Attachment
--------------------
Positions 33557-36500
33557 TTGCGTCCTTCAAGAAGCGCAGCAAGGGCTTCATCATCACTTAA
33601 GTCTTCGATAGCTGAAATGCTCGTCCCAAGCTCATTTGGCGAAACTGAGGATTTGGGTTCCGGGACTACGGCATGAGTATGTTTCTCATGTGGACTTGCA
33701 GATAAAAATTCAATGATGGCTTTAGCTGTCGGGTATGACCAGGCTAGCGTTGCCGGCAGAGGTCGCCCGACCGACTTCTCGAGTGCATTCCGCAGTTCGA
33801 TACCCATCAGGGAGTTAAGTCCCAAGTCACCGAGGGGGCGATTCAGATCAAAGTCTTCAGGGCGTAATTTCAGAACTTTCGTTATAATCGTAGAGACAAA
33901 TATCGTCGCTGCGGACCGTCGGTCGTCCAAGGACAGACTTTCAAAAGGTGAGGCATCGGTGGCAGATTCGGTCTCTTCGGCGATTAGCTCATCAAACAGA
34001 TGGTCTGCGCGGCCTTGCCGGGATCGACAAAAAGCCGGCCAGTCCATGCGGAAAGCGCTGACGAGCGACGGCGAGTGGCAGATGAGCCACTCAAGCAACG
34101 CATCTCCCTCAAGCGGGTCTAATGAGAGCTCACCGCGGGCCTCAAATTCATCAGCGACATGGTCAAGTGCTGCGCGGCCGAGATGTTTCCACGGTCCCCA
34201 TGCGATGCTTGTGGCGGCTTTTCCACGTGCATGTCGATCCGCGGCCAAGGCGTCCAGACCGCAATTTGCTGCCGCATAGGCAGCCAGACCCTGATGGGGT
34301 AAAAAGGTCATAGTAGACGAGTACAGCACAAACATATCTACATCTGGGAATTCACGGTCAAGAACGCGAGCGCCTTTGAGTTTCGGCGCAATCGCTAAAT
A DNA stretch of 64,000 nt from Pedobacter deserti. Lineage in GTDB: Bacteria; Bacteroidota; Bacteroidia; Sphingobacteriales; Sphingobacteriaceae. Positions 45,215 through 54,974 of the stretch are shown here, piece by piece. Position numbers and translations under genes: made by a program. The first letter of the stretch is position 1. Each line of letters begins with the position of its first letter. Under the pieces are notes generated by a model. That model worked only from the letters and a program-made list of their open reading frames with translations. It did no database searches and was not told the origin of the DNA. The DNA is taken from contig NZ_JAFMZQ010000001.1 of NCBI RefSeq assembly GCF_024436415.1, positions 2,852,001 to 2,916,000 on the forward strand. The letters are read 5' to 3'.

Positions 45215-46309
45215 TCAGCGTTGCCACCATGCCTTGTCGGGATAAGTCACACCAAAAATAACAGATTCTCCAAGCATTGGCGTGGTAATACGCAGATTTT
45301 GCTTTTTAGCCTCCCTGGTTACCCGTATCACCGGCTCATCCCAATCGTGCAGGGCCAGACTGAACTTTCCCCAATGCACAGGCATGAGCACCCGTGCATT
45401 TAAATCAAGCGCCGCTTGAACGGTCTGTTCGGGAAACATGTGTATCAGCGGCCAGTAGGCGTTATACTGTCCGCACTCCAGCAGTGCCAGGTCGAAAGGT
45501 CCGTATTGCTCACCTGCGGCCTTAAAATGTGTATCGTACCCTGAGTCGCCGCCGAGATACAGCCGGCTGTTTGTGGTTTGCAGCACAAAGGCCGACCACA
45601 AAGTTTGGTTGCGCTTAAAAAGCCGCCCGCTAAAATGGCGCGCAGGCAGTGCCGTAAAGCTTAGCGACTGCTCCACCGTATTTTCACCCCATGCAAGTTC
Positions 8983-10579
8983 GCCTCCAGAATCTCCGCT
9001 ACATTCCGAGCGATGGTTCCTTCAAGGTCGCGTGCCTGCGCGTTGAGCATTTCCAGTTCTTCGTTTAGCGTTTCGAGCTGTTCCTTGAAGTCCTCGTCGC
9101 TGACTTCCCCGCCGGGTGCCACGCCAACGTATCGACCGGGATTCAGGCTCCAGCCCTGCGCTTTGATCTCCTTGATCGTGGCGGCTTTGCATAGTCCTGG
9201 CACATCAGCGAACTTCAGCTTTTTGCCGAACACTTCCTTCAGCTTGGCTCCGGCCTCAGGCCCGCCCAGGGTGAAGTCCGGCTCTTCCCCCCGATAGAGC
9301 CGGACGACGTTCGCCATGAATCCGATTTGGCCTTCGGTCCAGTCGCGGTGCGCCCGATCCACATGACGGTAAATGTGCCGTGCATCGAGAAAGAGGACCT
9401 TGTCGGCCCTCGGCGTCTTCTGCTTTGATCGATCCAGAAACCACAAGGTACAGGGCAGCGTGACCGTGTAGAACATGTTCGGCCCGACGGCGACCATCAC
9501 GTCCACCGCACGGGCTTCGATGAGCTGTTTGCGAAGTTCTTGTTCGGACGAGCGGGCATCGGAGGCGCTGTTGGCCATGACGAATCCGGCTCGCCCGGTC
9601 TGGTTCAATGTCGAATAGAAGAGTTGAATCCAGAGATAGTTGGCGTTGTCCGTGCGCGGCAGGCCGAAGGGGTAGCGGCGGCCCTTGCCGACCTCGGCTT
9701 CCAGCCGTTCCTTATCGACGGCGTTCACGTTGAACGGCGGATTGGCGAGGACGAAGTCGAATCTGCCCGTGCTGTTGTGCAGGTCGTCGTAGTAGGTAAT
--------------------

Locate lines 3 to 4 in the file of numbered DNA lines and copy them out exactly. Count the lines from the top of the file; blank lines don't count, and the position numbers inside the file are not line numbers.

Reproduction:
33601 GTCTTCGATAGCTGAAATGCTCGTCCCAAGCTCATTTGGCGAAACTGAGGATTTGGGTTCCGGGACTACGGCATGAGTATGTTTCTCATGTGGACTTGCA
33701 GATAAAAATTCAATGATGGCTTTAGCTGTCGGGTATGACCAGGCTAGCGTTGCCGGCAGAGGTCGCCCGACCGACTTCTCGAGTGCATTCCGCAGTTCGA